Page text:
To handle all the different inputs during runtime, it will be necessary to use multiple interrupts. The first interrupt, on every PWM cycle as described above, is useful to start ADC measurements of the currents (since at this point it is guaranteed that no switching transients will occur), and also to update PWM duty cycles for true cycle-by-cycle control. However it has to execute quickly, and thus the amount of processing should be minimized. This is done by calculating other important quantities in other interrupts, which are then used by this interrupt.
Another important interrupt is based on the accelerometer/gyroscope IMU (which I will just call 'tilt sensor' for simplicity). This interrupt should read the new board angle, and perform physics calculations to determine the torque that should be applied to the wheels. It is implied that this interrupt will run at a slower rate than the PWM, and indeed it does not make sense for it to go faster since it depends on the frequencies of mechanical components rather than the much faster electrical variation of PWM and phase currents. This works out well, since the calculations required also take a while.
The final significant interrupt is based on input from the hall effect sensors of rotor position. The frequency of this interrupt is based on motor speed and should be comparable to the frequency of the above IMU interrupt. This interrupt should update the internal estimator ('observer') variables of motor speed and acceleration, and obviously the rotor electrical angle at that time.
The main runtime code will handle 'administrative' tasks, such as handling stopping and starting from standstill, checking for overheating and overcurrent conditions, and keeping the high current relay activated. Since these tasks are important for safety of the rider and the components, this code also updates a 'watchdog' timer on every iteration when all safety requirements are met. Thus if the safe conditions are not met for a certain length of time or a bug causes the code to stall for any reason, instead of remaining in a potentially dangerous state a watchdog interrupt gets called that attempts to safely shut down the vehicle. Of course one must be careful to not create too many safety requirements, as then the chance of the vehicle shutting down unexpectedly becomes a hazard on its own.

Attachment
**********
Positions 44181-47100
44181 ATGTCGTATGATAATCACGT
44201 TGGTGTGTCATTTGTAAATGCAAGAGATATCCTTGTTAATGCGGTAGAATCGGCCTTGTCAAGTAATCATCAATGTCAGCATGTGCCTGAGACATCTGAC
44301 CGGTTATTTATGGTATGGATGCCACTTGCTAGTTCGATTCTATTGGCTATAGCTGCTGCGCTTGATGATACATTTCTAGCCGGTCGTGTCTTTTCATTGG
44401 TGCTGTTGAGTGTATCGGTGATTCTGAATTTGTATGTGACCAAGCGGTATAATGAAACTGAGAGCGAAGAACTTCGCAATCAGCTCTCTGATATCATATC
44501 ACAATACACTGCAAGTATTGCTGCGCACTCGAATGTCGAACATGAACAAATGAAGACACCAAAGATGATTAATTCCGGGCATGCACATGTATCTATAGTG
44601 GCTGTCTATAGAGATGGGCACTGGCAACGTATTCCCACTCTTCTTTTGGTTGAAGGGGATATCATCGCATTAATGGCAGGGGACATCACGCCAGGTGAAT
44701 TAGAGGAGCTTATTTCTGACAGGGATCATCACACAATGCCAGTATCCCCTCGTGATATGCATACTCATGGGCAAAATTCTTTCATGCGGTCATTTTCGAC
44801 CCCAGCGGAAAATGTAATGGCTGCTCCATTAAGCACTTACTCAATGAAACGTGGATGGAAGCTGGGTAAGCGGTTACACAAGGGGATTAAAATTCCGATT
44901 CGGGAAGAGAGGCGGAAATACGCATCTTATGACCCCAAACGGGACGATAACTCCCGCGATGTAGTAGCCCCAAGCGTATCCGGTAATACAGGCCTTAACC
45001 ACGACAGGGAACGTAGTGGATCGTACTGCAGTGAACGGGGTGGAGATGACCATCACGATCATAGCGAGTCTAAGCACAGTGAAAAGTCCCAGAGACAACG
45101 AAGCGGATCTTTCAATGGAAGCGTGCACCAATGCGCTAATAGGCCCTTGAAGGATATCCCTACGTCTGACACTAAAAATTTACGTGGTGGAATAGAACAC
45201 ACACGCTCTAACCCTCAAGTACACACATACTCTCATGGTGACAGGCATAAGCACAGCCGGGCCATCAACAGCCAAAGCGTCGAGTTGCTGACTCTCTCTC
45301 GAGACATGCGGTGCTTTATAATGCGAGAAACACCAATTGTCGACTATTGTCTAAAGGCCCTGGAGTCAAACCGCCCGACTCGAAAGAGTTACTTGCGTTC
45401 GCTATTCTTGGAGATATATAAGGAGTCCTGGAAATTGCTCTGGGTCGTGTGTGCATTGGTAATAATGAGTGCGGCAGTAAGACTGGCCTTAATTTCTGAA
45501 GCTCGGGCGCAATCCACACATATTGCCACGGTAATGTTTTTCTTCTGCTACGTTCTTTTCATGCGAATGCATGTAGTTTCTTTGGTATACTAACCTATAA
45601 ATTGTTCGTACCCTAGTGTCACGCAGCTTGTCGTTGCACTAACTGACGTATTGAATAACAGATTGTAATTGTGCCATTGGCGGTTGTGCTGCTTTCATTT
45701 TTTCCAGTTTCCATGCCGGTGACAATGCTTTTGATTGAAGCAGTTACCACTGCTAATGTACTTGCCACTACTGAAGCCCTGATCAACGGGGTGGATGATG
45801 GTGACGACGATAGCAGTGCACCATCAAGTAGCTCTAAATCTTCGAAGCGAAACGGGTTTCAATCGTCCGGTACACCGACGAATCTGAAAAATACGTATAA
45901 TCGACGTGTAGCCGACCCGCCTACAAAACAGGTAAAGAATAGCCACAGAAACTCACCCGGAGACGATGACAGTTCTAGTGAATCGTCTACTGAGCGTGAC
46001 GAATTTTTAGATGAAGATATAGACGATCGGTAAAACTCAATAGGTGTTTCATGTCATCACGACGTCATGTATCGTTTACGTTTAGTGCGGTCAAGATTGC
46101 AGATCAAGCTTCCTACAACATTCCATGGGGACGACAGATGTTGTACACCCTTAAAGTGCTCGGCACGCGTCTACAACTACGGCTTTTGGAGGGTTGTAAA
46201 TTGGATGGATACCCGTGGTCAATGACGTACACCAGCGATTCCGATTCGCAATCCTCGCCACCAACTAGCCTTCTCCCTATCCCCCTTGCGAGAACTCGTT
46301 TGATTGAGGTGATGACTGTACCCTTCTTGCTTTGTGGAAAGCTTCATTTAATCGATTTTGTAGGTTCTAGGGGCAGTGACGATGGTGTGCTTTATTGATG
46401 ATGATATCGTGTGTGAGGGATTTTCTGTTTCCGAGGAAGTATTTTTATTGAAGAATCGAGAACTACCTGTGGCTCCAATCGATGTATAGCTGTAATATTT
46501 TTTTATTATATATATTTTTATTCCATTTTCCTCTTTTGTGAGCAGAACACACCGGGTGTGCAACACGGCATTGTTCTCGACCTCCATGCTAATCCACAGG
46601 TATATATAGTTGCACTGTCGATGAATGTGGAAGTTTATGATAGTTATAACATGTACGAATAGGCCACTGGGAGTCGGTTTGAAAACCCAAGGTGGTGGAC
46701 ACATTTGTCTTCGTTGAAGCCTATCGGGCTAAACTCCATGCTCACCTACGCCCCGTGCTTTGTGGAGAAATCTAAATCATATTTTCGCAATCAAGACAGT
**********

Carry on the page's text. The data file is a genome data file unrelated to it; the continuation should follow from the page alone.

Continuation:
The goal of the controller is fairly easy to describe - given any tilt of the board, the controller needs to ensure that the measured acceleration vector is always normal to the board (and pointing downwards). Thus, with the board laying flat the acceleration is simply the gravitational vector, and no acceleration by the vehicle is necessary (in other words, present speed is maintained, as well as the action of external forces - the vehicle should act like a frictionless surface). If the board is tilted right or left, the gravitational vector is no longer normal to the board, and the controller should accelerate the board such that the sum of gravity and linear acceleration is normal to the board (the rider is 'pulled' towards the board by the acceleration, just as in the flat board case). If the board is tilted forward or backwards, the gravitational vector is again no longer normal, and the controller should create centrifugal acceleration to restore the normal case. A combination of these two tilts is handled in a similar way.
The balancing can be achieved by a combination of linear and centrifugal acceleration forces, along with gravity. From left to right: the flat board case where gravity is normal to the board requires no acceleration, tilting left or right (from the rider's view) requires a linear acceleration force, and tilting forward or backward requires a centrifugal force. The red 'total acceleration' vector in all three cases is then normal to the board.
The two main problems to solve are: what sort of response is required to the board's tilt angle, and how to determine the tilt angle in the first place.
The left/right tilt can be handled fairly easily by some statics. Allowing an additional 'drag' force (which may be wind drag or other external effects, which are significant at the speeds considered), we find an interesting result that for steady state operation the applied torque is a single-valued function of the tilt angle (regardless of the drag force). In fact, the statics tells us that the moment required to remain in steady state comes from the combination of the drag force, the linear acceleration of the vehicle, and to a smaller extent the torque exerted by the motor. Ignoring the latter gives a particularly simple expression for output torque, but this is not necessary here since the processor is powerful enough. Since the torque is proportional to current, we have a direct estimate of total motor current from the tilt angle.